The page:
AFBF submits farm bill proposal

AFBF submits farm bill proposal

• The Farm Bureau recommendations include maintaining all current commodity programs, including direct payments, crop insurance, ACRE (Average Crop Revenue Election), target prices, and marketing loan programs.

In farm bill recommendations sent to Congress Sept. 29, the American Farm Bureau Federation said that continuing most current farm programs is the best way to ensure a farm safety net that works for all commodities and regions of the country.

The Farm Bureau recommendations include maintaining all current commodity programs, including direct payments, crop insurance, ACRE (Average Crop Revenue Election), target prices, and marketing loan programs.

Farm Bureau is willing to consider modifications and adjustments to these programs to make them more effective in a reduced budget environment.

AFBF acknowledged that funding reductions will have to be made and recommended spreading them out by making 30 percent of the necessary cuts in each of three program areas: commodity programs, conservation and nutrition, with 10 percent of the cuts in crop insurance funding.

Those four areas make up 99 percent of the funding authorized in the farm bill.

AFBF noted, however, its recommended cuts in nutrition program funding could be made through administrative rather than program benefit cuts.

AFBF recommended apportioning the commodity program cuts in a way that provides 94 percent of the reductions from reduced outlays for direct payments, 5 percent from the ACRE program and 1 percent from the dairy program.

Because the research and rural development titles already are small parts of the farm bill budget and high priorities for Farm Bureau, AFBF recommends that those programs be maintained at current funding levels.

Other programs in the 2008 farm bill should receive minor funding reductions to move toward a more balanced budget, AFBF said.

While the new farm bill normally would not be written until next year, this fall’s push for budget cuts means that major farm policy decisions will come sooner rather than later.

The Joint Committee on Deficit Reduction or “super committee” is charged with coming up with at least $1.2 trillion in budget cuts this fall.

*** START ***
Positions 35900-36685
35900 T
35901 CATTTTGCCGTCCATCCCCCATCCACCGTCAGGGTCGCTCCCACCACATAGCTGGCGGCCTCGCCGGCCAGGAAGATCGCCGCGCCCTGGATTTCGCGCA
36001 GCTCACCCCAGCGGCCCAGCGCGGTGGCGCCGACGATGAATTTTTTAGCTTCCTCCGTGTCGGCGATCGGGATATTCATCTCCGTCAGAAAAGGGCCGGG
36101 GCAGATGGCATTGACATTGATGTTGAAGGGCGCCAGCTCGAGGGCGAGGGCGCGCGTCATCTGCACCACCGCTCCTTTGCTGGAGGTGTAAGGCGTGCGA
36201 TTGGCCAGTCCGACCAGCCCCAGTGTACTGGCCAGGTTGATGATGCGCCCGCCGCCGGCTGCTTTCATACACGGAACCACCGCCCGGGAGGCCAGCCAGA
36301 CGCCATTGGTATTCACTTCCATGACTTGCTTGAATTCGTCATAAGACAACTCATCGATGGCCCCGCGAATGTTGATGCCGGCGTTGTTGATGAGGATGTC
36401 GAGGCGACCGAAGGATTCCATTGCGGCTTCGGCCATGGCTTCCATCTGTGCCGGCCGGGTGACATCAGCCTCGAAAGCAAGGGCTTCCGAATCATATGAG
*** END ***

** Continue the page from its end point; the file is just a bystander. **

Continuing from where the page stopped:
About $10-$40 billion of the cuts are expected to come from farm bill programs, cuts that would be deep enough to result in a de facto rewriting of the farm bill this year.

Must act quickly

The House and Senate Agriculture committees will need to submit ideas to the super committee soon to ensure that those in Congress who best understand agriculture and rural America have a meaningful opportunity to weigh in on the process.

Recently the Obama administration proposed even deeper cuts than those already expected of the super committee, to help offset the cost of the president’s American Jobs Act plan.

The president’s proposal would include a $33 billion reduction in agriculture programs. Farm Bureau said it adamantly opposes reductions of that magnitude.

However, using the $33 billion figure as an example, the percentage cuts recommended by AFBF would break down as 15 percent from the $65 billion commodity programs baseline, 16 percent from the $63 billion conservation programs baseline, 1 percent from the $700 billion nutrition programs baseline and 4 percent from the $80 billion crop insurance baseline.

Direct payments have become a target because they are not based on crop production or prices.

However, AFBF said that if it were not for direct payments during droughts over the past few years, “many family-owned and operated farms would be out of business.”

One way to reduce the cost of direct payments, AFBF suggested, is to lower the percentage of the acreage base used to calculate the payments.

AFBF also endorsed new dairy program legislation (H.R. 3062) offered by Rep. Collin Peterson (D-Minn.), House Agriculture Committee ranking member. The Peterson proposal would eliminate the current dairy price support program and Milk Income Loss Contract payments and replace them with a voluntary gross margin revenue insurance program.

Additional savings could come from consolidating conservation programs, according to AFBF, into a working lands program, a retirement lands program and the Conservation Reserve Program (CRP), as well as reducing the number of acres eligible for CRP.

“We believe 23 conservation programs are too many,” Farm Bureau said.

Farm Bureau recommended that two-thirds of the cuts in conservation programs come from the retirement lands program, with the remaining third coming from the working lands program.

The National Corn Growers Association farm bill proposal can be found at

The National Cotton Council approach can be found at

The American Soybean Association has also submitted a proposal. It can be found at




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